The S&P 500, tracked by the C Fund, had its worst week of 2019 so far, with a decline of more than 2%. If not for the reversal leading into a major late-day rally on Friday, the week could have been down 3-4%.
The sell-off was triggered by a significant setback in the trade negotiations between the United States and China. The two countries have been in a months-long negotiation to form a new bilateral trade agreement, and failure to secure a deal is expected to lead to higher tariffs and reduced trade between the countries.
This past week’s sell-off began after President Trump tweeted that he would be raising tariffs from 10% to 25% on $200 billion worth of Chinese imports.
The market was taken by surprise about this, which led to a rough week in markets around the world. Investors are concerned about reduced consumption due to higher prices, retaliatory tariffs on U.S. exports, and disrupted supply chains. The official statements by representatives of both the United States and China over the past month have been consistently saying that trade talks were progressing and agreeing on various subsets of the deal, so this reversal was unexpected.
More information became available throughout the week, with sources saying that Chinese trade officials backtracked on large portions of the agreement that had already been generally agreed upon. The decision by the president to raise tariffs came as a retaliation.
Torsten Slok of Deutsche Bank Securities has quantified these new tariffs well:
The blue columns represent tariff levels in major developed markets and black columns represent tariff levels in major emerging markets. The red portion on U.S. tariff levels represents new tariffs that President Trump already put into place in 2018. The yellow portion represents the next escalation of tariffs that President Trump announced a week ago. The green portion is not yet in place but has been put on the table for further escalation if the bilateral trade negotiations do not improve.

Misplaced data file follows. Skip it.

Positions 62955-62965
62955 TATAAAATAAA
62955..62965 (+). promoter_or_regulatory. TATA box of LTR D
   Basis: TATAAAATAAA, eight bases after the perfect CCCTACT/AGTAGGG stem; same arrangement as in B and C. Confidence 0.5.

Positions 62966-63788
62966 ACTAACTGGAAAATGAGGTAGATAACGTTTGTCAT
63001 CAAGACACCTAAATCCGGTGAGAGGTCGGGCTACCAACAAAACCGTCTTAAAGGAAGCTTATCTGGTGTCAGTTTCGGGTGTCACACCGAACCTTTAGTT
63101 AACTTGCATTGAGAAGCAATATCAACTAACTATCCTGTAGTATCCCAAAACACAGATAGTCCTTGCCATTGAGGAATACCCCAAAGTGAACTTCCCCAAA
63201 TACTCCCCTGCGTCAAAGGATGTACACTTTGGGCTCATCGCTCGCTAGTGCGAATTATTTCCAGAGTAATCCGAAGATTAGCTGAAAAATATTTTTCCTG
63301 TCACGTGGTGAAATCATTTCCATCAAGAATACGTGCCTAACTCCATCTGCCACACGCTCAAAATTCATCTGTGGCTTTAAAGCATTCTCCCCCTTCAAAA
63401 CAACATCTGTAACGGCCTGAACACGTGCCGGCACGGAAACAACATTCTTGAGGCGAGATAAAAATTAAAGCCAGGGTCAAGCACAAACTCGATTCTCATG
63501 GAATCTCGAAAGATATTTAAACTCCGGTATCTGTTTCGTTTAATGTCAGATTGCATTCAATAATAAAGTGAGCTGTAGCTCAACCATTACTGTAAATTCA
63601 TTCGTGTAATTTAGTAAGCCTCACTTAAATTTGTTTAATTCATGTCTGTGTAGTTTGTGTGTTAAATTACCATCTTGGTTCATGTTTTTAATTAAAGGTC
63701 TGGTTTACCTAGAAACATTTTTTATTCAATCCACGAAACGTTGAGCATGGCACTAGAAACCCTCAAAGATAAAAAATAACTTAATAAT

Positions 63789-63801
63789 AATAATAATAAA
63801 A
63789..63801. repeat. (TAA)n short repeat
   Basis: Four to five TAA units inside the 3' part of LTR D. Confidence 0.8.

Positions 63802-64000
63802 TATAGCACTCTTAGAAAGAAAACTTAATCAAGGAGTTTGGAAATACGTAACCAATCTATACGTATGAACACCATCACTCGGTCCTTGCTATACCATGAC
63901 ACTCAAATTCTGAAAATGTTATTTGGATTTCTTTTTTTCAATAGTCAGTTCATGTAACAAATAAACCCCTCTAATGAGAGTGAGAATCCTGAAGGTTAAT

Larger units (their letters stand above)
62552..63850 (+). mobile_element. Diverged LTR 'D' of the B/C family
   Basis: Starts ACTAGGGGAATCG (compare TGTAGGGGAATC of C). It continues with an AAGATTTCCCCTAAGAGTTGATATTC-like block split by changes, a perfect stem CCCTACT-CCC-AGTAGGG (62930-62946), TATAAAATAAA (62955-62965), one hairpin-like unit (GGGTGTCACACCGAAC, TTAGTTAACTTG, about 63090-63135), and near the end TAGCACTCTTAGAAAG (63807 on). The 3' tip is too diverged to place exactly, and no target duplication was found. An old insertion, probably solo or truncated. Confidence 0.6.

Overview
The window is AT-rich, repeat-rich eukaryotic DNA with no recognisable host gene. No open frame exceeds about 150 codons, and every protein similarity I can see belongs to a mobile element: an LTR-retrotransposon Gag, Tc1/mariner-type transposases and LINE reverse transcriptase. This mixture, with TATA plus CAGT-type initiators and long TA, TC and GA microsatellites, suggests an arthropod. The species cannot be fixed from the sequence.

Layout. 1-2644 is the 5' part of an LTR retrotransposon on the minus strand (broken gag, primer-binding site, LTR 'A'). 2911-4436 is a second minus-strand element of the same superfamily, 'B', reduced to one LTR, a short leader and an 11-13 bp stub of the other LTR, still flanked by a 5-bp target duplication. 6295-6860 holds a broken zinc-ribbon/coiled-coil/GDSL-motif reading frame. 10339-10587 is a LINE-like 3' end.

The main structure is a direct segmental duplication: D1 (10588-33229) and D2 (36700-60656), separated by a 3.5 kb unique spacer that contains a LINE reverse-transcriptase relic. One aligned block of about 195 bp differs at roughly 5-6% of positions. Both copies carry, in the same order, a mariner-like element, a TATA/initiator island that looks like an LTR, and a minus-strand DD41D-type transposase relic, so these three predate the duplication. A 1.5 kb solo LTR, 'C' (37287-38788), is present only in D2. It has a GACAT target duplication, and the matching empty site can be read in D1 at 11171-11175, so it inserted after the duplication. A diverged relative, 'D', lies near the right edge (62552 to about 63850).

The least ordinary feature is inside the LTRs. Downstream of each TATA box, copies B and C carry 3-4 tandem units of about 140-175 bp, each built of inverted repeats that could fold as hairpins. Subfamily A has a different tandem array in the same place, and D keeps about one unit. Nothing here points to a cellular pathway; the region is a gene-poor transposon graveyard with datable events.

It remains to be seen how this will turn out over the coming months. Both countries have a certain type of leverage over the other.
The United States is a much bigger buyer from China than the other way around, so tariffs on Chinese imports can have a bigger impact on China’s economy than tariffs from the other side. Additionally, China uses a number of trade policies that are widely viewed as unfair by many countries, with the most serious ones involving theft or forced transfer of intellectual property. The U.S. has the stronger legal stance as far as global trade agreements are concerned.
On the other hand, China’s government does not change political parties, and can potentially wait a year and a half to see how the 2020 elections go in the United States, to see if they will have a different administration to negotiate with or still this administration. China also owns over $1 trillion in U.S. national debt, or about 5% of the total, and could potentially discontinue buying debt which could put some upward pressure on treasury yields. Wealthy Chinese buyers have also been pulling out of the U.S. stock market and real estate market, which potentially allows for bigger drawdowns due to less buying pressure.
U.S. Small Cap Stocks Still in a Bear Market
The C Fund and S&P 500 temporarily reached all-time highs in April 2019 before running into this latest pullback, but the S Fund and other small-cap index funds are still technically in a bear market from last year.
The S Fund’s all-time high was in August 2018, and the fund plunged almost 25% from that point to its Christmas Eve low. The fund has recovered strongly in 2019, but still remains firmly below its August 2018 high point.
Investors in many of the TSP’s lifecycle funds have had a less volatile journey over the past year. Diversifying into U.S. stocks, foreign stocks, and bonds, helps to avoid major losses in any one area. The L2030 fund, for example, suffered less than a 12% maximum drawdown during the big market sell-off in the fourth quarter of 2018, and reached new all-time highs in April 2019.